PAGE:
How does one get to the LII? Well, it ain’t exactly Carnegie Hall, so “practice, practice, practice” won’t quite cut it. Instead, our staff take diverse paths to their positions at the LII, and that’s what makes us work so well together. In a small operation like ours, it’s not so much what you know, as how much you are willing to learn.
One question many of us get asked often is, “What exactly is it that you do at the LII?” Last week, LII interface developer Wayne Weibel took some time to answer from his office, high atop the Peace Tower at Cornell Law School.
Q: When did you first become interested in computers?
A: I got the original Nintendo Entertainment System (NES) in 1988, when I was eight years-old. The ability to control an avatar (though I didn’t know that word back then) by pressing buttons was fascinating. Then we got a home PC when I was 12, and I started messing around with this fledgling technology called the Internet. I wrote some silly scripts (even some “programs” in my TI-83), and I built web pages for games and friends. I finally started learning “real” programming as a senior in high school.
A: I got my BS in Computer Science and an MA in Human Computer Interaction, both at SUNY Oswego. I focused on artificial intelligence and natural language processing as an undergrad. I almost had a mathematics minor, and I took a smattering of psychology, philosophy, writing, and art. I was part of the Honors Program, too.
Q: What are some of the strangest jobs you’ve had… before coming to the LII?
A: I worked at the Sterling Renaissance Festival as a food booth supervisor, mostly at the cone ka-bob and waffle cone booths. Honestly, all the jobs I’ve had have been pretty typical–supermarket, video store, sports retail–then routine office jobs after I graduated.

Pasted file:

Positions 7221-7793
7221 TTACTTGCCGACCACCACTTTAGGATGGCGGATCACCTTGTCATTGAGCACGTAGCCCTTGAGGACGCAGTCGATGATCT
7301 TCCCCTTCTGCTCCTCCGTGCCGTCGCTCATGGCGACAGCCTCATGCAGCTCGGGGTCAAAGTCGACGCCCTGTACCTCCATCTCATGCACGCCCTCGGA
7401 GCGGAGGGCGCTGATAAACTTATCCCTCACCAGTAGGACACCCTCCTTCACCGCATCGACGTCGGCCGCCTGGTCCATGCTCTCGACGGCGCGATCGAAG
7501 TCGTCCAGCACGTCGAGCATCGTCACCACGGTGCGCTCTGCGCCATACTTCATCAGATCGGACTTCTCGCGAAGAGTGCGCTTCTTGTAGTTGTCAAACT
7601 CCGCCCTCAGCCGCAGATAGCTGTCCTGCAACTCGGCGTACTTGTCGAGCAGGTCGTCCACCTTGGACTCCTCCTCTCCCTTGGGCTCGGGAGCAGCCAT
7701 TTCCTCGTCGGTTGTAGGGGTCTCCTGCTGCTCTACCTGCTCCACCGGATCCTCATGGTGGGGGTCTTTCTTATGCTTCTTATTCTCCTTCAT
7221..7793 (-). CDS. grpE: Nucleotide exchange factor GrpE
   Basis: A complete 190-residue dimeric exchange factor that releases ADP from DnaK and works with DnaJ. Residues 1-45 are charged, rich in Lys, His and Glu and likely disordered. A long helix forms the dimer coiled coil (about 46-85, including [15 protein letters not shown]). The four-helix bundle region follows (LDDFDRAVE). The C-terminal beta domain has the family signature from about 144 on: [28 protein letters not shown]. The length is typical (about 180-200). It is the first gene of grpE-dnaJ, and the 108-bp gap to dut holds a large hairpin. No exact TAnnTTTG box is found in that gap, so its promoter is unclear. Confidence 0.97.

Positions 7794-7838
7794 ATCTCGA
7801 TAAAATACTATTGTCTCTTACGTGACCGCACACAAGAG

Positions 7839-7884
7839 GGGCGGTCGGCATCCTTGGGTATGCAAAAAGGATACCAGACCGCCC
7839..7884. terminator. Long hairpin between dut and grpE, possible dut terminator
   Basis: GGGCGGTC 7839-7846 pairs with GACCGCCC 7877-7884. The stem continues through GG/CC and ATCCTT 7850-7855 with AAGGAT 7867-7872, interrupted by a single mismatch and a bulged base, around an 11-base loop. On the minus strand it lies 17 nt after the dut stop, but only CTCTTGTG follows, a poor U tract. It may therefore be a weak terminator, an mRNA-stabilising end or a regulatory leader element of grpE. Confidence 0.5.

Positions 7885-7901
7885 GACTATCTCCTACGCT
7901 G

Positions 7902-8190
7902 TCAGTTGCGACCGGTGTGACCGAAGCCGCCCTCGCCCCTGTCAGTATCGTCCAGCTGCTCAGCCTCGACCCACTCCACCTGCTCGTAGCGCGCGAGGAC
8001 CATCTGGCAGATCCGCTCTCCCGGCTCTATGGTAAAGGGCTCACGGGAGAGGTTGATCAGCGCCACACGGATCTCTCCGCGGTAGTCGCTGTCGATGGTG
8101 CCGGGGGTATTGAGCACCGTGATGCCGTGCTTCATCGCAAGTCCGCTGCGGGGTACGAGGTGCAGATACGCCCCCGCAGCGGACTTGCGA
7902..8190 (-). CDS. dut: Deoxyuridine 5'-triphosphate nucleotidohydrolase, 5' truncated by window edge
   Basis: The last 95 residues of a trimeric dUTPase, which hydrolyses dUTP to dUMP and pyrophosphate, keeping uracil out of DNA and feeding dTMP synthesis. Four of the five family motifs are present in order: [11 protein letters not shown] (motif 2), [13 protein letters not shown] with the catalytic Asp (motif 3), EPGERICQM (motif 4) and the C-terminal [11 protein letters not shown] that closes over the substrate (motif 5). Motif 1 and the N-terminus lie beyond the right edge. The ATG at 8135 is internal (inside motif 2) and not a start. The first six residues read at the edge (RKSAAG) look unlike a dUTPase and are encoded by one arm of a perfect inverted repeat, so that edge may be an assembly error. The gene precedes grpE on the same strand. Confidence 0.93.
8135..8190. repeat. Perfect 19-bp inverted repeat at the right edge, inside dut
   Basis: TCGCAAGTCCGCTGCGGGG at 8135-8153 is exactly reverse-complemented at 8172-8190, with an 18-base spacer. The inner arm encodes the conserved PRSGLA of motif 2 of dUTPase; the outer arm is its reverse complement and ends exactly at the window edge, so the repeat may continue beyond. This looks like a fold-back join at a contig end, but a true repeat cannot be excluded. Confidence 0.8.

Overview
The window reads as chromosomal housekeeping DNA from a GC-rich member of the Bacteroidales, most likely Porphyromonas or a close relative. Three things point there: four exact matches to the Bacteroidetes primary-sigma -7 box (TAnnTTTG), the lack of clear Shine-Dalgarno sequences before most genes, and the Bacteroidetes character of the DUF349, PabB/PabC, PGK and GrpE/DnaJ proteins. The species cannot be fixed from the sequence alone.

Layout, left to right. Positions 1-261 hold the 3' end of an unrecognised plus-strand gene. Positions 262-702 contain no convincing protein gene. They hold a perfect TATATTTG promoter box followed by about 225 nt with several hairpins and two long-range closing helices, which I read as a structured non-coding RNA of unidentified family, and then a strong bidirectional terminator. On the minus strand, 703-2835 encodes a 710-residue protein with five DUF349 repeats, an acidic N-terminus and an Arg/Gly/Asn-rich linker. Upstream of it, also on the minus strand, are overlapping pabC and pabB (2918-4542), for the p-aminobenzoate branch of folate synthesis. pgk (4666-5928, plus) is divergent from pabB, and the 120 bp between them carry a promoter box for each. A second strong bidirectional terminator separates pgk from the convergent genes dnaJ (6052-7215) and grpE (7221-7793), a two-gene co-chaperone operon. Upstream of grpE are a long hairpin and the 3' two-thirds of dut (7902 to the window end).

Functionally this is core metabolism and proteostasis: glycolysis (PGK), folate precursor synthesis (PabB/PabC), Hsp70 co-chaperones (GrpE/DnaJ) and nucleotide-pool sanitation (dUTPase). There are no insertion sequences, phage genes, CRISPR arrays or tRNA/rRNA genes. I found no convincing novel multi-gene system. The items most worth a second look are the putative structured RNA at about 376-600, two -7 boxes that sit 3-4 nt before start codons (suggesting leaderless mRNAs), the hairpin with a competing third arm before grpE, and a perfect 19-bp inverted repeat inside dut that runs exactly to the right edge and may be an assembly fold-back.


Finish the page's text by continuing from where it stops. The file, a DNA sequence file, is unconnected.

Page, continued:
Q: What is the most interesting aspect of your work at the LII?
A: Parsing and combining data from disparate sources to form a (hopefully) coherent, accessible, and usable representation of the law. And working in Drupal, our content management system. And I enjoy my co-workers.
Q: What is the biggest challenge in working at the LII?
A: Same answer as the above! Plus walking the Ithaca hills and, recently, the sub-zero temperatures.
Q: What parts or features of the LII site best demonstrate your work? C’mon, speak geek to us…
A: The CFR pages are complex and interesting. The main content is pulled from our XML database, and the other tabs on the page are generated from queries to a MySQL database. The PTOA (Parallel Table of Authorities) displays the relationships extracted from text we receive from the GPO (Government Printing Office).
Another example is the TOPN (Table of Popular Names), which parses and combines the OLRC (Office of the Law Revision Counsel) popular names table and Table III information to show the regulations associated with a named act. I created the ingestion processes for these features, which I also (try to) maintain. And, I am sad to say, I also created the fundraiser splashover. But we need donations to help keep us going, and it has been very successful for us.
Q: You recently helped develop an app for Google Glass. Can you describe what it does and how the building process went?
A: “Signtater” is software that allows a user to send a picture to an online service that extracts text in the picture and identifies any legal citations, returning the web address (if any) for the citations, which can then also be browsed in Google Glass.
So when it’s perfected, you upload this photo:
And then… <geekspeak>After straightening out some systems snafus, I began by using the starter glassware program. With a lack of API documentation for the Google MirrorClient it was a process of looking at the existing code and the raw class files combined with the general RESTful interface documentation available from Google. Looking back, the biggest hurdle was actually getting the project setup in Google.</geekspeak>
You get this back:
Q: What upcoming projects/features are you most excited about?
A: I want to make improvements to the Signtater glassware and build some associated mobile apps for iOS and Android based on that same technology. I’m also excited about Semantic Web improvements to the CFR and other areas of the site.
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